The Demoniac, Part 2—False Prayers | Mark 5:6–8
And when he saw Jesus from afar, he ran and fell down before him. 7 And crying out with a loud voice, he said, “What have you to do with me, Jesus, Son of the Most High God? I adjure you by God, do not torment me.” 8 For he was saying to him, “Come out of the man, you unclean spirit!”
One of the most terrifying passages in all of Scripture is from the Sermon on the Mount. There, Jesus doesn’t just say that He will cast out unbelievers, but also many calling Him “Lord, Lord” (Mt 7:21–23)! Here, we see pictured false prayers to Jesus from the demons in this man, and we must learn from their negative example.
The demons “worship” as they speak to Jesus. The term “fell down” is a term that means “bowed down” (NASB) and can mean that they “worshipped” (KJV, NKJV). Even so, the mere act of prostrating oneself before Jesus doesn’t constitute true worship—the Roman soldiers would also bow down, but in mockery (15:19). Assuming a physical position of kneeling or bowing before Jesus does not fool Him into thinking worship is occurring.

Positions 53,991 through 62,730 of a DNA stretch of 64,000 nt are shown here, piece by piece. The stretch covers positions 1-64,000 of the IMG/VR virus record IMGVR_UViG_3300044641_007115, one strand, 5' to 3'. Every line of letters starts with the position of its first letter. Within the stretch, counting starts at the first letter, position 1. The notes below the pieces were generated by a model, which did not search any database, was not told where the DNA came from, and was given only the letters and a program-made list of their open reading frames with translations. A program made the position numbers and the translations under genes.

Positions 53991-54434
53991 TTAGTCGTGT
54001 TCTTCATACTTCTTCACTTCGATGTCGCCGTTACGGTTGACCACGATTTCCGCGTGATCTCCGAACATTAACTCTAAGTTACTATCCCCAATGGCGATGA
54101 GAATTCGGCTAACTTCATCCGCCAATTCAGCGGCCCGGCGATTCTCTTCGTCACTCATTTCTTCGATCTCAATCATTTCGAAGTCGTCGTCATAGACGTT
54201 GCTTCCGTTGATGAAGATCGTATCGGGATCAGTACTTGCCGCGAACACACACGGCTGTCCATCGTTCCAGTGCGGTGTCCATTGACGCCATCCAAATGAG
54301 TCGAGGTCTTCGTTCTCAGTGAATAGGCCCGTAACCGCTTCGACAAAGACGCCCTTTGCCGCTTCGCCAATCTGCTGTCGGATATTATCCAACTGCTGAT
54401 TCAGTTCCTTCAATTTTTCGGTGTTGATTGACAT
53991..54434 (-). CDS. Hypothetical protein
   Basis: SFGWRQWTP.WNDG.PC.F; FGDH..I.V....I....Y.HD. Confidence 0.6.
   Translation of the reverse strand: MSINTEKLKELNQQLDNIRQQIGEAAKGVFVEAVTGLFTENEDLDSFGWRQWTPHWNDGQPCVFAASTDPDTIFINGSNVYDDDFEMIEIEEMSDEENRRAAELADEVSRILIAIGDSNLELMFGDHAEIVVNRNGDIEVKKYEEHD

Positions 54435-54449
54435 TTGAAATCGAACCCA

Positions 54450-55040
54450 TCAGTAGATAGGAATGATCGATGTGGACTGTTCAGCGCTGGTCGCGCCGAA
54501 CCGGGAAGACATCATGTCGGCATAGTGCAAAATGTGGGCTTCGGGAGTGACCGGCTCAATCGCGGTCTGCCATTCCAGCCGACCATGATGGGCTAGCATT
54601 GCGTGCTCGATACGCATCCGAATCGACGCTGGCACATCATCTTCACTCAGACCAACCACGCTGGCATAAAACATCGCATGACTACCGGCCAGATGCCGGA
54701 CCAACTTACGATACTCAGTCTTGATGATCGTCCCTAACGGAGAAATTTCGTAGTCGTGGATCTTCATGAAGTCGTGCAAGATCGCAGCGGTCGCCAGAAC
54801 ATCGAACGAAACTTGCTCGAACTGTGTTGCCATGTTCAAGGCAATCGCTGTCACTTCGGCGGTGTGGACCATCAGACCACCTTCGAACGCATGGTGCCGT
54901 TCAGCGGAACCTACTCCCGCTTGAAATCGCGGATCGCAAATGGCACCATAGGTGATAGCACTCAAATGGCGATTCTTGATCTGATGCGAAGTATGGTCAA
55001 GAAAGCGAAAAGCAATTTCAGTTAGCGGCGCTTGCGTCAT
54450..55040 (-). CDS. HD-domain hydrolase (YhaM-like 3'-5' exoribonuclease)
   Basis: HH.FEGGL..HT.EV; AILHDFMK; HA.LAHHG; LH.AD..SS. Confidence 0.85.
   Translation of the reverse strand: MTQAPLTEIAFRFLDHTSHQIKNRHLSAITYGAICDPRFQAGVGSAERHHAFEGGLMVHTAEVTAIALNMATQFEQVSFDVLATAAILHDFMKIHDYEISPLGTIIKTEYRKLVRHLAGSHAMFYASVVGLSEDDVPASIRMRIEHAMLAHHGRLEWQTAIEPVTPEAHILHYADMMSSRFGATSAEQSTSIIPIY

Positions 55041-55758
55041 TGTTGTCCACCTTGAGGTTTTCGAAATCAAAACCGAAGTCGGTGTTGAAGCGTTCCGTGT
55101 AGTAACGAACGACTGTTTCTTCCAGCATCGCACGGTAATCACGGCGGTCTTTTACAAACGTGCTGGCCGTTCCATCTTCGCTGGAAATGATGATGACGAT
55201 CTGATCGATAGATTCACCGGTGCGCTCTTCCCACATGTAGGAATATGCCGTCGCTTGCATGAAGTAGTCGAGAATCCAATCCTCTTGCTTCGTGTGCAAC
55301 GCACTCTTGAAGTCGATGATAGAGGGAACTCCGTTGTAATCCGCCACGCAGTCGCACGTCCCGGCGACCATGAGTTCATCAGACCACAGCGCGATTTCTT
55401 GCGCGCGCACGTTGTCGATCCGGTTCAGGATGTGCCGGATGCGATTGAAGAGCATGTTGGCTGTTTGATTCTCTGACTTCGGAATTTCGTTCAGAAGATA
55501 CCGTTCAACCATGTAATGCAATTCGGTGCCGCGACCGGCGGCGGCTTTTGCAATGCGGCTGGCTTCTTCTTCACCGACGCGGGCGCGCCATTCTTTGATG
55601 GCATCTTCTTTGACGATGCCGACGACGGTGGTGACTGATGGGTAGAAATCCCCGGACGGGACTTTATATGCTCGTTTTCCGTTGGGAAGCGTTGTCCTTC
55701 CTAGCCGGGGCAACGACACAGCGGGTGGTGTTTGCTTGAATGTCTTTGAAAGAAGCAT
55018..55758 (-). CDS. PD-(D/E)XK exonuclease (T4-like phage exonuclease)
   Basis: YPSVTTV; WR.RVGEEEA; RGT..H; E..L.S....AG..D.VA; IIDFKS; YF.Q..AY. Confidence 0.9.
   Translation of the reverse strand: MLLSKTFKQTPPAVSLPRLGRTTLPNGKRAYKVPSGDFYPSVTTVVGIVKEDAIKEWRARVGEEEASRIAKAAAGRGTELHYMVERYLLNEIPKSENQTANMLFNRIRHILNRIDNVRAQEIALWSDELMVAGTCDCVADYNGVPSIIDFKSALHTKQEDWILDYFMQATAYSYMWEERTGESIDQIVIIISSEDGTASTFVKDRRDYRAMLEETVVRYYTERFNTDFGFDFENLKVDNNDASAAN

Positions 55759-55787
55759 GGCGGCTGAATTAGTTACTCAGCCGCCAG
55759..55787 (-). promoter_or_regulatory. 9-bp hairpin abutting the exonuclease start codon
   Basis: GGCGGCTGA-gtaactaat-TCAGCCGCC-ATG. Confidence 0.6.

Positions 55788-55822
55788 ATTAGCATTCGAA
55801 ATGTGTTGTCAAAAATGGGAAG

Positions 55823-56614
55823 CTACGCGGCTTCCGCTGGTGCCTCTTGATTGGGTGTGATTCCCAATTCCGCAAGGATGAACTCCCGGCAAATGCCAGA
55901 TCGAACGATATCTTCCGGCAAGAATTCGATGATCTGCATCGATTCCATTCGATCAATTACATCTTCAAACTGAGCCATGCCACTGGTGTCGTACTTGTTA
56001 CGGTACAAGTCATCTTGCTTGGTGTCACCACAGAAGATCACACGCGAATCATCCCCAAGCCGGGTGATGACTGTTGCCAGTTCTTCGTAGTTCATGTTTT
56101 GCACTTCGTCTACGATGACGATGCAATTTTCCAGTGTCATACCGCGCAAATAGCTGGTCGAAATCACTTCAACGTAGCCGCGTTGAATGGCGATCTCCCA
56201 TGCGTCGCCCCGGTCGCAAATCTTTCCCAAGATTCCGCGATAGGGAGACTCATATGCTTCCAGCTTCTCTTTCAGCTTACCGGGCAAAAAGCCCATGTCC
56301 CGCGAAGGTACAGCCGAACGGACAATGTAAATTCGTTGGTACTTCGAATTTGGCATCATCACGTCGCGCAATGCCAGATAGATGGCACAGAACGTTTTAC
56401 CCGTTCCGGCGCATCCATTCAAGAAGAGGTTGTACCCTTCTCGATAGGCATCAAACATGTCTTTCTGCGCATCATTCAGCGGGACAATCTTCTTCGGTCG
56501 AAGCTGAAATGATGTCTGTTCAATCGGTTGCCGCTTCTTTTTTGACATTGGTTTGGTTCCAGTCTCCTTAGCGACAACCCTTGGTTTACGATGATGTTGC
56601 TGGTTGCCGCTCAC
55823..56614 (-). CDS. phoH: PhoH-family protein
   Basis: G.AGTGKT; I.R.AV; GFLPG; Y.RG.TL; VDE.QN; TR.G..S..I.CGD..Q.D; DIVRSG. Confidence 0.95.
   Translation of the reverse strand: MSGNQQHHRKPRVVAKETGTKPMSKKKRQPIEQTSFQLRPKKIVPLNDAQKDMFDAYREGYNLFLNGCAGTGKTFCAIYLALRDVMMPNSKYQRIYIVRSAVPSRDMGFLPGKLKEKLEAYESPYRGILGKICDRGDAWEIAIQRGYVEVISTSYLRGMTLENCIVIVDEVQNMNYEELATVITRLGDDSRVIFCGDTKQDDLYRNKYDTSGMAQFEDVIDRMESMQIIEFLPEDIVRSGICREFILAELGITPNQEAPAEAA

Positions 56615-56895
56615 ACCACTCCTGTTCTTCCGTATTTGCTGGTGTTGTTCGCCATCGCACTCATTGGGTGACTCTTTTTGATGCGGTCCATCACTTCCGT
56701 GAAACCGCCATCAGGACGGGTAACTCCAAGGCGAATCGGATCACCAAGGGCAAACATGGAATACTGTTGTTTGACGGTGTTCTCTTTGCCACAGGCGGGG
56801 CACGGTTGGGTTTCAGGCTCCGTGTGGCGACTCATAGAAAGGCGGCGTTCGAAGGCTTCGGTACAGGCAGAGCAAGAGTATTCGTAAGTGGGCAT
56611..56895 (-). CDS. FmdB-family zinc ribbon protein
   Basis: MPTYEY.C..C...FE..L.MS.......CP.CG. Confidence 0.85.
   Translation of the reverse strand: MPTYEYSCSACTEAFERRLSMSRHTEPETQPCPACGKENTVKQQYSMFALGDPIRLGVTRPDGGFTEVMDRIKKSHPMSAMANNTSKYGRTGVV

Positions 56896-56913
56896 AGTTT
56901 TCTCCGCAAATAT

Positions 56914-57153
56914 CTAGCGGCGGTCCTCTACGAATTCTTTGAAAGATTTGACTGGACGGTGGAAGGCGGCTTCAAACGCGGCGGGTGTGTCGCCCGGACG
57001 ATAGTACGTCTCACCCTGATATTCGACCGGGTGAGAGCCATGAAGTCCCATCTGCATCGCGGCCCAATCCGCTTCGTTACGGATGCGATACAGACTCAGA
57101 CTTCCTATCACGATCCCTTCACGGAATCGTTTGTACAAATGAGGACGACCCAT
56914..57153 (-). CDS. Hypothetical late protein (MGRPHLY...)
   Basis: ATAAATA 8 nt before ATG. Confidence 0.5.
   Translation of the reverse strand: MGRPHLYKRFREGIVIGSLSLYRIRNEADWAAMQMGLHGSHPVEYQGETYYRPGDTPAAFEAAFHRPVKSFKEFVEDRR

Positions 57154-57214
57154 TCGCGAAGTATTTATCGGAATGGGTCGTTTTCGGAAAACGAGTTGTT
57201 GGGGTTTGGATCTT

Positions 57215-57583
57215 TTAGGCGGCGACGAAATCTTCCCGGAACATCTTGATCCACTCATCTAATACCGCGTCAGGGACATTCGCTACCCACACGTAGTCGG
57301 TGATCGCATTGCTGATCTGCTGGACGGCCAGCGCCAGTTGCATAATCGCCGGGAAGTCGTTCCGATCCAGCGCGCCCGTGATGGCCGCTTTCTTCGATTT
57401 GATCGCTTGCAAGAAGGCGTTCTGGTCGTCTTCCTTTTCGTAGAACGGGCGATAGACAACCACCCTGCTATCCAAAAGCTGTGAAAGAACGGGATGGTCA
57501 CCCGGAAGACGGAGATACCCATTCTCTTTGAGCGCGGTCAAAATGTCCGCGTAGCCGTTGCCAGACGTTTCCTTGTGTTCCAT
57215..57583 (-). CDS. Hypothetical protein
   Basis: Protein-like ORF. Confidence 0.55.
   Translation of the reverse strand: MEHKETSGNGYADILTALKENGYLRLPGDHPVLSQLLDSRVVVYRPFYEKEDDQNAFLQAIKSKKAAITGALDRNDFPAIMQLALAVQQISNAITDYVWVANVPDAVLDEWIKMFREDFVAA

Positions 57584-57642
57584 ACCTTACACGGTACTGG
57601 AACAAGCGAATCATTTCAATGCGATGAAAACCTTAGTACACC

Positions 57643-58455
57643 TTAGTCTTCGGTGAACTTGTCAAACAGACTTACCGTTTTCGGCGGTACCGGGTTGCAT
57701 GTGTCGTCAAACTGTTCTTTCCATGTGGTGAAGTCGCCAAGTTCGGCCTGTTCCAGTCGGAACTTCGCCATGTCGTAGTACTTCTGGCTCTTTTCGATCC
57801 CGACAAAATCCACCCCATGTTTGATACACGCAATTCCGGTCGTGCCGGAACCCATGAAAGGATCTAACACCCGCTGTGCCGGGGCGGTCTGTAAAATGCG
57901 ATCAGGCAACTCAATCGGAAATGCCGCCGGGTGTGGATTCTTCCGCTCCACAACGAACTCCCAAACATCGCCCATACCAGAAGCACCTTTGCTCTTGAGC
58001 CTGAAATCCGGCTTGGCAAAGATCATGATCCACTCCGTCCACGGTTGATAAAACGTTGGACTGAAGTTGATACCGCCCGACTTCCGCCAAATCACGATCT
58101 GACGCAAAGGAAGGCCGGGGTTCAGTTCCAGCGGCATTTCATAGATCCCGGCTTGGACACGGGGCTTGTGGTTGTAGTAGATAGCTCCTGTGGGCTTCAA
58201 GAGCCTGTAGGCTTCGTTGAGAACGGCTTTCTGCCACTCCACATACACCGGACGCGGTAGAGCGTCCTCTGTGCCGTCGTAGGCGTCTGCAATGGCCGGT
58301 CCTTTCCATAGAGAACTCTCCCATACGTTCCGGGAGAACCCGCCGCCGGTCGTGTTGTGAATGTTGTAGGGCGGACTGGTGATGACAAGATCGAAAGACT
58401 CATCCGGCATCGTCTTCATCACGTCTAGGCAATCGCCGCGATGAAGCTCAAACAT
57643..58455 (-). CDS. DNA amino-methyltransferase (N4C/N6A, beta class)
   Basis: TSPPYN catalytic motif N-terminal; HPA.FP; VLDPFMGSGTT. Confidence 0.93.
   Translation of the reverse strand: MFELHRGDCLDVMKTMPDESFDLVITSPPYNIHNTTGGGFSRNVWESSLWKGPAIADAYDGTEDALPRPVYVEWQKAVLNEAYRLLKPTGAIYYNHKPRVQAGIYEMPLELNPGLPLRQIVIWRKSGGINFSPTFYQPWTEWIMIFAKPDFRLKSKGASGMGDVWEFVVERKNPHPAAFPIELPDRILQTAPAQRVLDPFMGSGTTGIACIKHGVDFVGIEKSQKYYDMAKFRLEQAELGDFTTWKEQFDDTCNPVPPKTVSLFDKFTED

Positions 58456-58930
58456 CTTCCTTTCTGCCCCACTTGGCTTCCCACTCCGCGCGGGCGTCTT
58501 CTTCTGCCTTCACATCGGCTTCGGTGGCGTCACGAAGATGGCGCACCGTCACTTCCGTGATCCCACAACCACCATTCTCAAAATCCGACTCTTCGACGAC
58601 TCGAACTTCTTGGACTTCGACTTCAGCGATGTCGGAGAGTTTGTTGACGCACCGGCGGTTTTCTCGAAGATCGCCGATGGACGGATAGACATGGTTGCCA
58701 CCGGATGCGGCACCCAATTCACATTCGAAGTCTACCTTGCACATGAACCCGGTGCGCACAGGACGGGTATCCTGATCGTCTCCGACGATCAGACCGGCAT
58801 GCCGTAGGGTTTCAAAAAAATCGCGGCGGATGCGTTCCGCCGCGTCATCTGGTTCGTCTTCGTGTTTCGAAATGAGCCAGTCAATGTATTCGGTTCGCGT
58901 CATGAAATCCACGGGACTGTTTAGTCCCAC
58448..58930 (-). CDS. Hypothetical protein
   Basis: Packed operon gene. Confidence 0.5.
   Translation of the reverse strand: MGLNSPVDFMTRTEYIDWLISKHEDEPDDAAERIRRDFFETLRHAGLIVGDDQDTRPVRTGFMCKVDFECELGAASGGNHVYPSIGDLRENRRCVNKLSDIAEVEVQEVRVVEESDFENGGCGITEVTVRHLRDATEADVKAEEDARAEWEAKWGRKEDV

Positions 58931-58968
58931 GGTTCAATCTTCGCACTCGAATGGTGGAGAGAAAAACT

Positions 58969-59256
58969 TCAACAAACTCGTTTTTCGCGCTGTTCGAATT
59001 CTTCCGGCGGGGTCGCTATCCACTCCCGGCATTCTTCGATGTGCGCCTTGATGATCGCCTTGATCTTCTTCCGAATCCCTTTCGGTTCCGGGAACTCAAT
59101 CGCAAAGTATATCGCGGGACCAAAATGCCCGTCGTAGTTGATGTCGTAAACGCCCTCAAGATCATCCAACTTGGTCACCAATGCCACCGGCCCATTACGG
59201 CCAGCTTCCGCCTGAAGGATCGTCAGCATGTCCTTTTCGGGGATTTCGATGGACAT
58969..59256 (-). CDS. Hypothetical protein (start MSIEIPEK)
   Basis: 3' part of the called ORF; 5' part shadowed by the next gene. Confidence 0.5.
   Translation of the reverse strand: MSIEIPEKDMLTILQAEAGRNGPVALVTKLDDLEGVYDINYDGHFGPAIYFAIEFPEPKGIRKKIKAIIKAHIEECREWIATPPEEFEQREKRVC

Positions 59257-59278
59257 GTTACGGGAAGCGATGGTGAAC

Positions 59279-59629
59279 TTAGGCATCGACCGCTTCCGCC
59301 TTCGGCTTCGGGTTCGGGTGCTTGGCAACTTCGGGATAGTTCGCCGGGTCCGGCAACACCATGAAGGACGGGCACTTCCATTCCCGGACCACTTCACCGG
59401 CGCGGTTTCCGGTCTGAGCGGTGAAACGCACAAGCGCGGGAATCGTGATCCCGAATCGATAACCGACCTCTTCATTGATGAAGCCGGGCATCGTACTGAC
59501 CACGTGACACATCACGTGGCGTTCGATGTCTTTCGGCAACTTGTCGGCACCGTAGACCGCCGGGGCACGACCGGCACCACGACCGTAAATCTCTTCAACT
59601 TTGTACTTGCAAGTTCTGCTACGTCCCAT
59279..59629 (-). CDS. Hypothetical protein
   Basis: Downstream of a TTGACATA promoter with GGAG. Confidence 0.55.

The demons “pray” their request to Jesus. They ask not to be tormented at that moment, and they refer to Jesus and God the Father using honorific titles. Their request, however, comes wrapped in contempt, not contrition. They begin in v. 7 by singularly and essentially saying, “Leave me alone!” It’s a prayer uttered through a sneer. Similarly, simply calling Jesus “Lord” while seeking to continue in sin is no guarantee of answered prayer.
These shallow prayers from creatures lacking depth mustn’t be our model, for God is not obligated to hear any such prayers (Jn 9:31; Js 4:3). Instead, if we repent and “confess our sins, he is faithful and just to forgive us” (1 Jn 1:9). We’re told as believers to pray, but “with thanksgiving” (Phil 4:6). False prayers are mere necessities to escape from under the thumb of Christ to maintain the status quo; true prayers mark a desire to be changed and to be near one’s beloved Savior.